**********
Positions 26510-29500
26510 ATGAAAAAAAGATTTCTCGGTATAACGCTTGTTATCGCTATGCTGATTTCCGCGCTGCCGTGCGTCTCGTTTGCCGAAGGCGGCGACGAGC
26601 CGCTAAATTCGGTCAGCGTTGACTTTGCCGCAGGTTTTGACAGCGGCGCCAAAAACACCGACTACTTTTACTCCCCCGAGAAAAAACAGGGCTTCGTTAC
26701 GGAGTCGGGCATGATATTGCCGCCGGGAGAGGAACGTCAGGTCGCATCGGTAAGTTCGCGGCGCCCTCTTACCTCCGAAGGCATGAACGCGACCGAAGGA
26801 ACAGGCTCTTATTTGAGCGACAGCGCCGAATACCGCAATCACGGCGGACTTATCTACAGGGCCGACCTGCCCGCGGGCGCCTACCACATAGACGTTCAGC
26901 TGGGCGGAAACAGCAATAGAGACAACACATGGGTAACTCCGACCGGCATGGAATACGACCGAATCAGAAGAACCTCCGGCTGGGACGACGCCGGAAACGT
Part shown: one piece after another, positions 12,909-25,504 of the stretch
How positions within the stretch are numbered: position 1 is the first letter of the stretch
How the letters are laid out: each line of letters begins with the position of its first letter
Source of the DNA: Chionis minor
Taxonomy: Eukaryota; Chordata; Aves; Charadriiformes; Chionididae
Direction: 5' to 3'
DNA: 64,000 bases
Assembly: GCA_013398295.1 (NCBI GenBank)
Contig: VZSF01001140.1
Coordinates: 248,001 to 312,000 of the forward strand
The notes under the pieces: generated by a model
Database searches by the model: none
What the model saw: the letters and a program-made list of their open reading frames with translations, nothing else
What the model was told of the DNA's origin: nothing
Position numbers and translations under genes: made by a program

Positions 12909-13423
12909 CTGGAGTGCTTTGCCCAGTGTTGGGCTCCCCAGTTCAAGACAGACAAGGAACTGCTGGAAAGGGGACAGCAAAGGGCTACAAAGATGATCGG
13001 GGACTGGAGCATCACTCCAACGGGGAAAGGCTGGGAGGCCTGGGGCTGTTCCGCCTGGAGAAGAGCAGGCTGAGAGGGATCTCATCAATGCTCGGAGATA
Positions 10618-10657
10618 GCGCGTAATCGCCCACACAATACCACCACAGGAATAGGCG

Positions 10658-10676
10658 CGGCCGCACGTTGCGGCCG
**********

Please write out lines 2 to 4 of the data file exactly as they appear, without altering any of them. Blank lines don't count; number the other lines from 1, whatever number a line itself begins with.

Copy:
26510 ATGAAAAAAAGATTTCTCGGTATAACGCTTGTTATCGCTATGCTGATTTCCGCGCTGCCGTGCGTCTCGTTTGCCGAAGGCGGCGACGAGC
26601 CGCTAAATTCGGTCAGCGTTGACTTTGCCGCAGGTTTTGACAGCGGCGCCAAAAACACCGACTACTTTTACTCCCCCGAGAAAAAACAGGGCTTCGTTAC
26701 GGAGTCGGGCATGATATTGCCGCCGGGAGAGGAACGTCAGGTCGCATCGGTAAGTTCGCGGCGCCCTCTTACCTCCGAAGGCATGAACGCGACCGAAGGA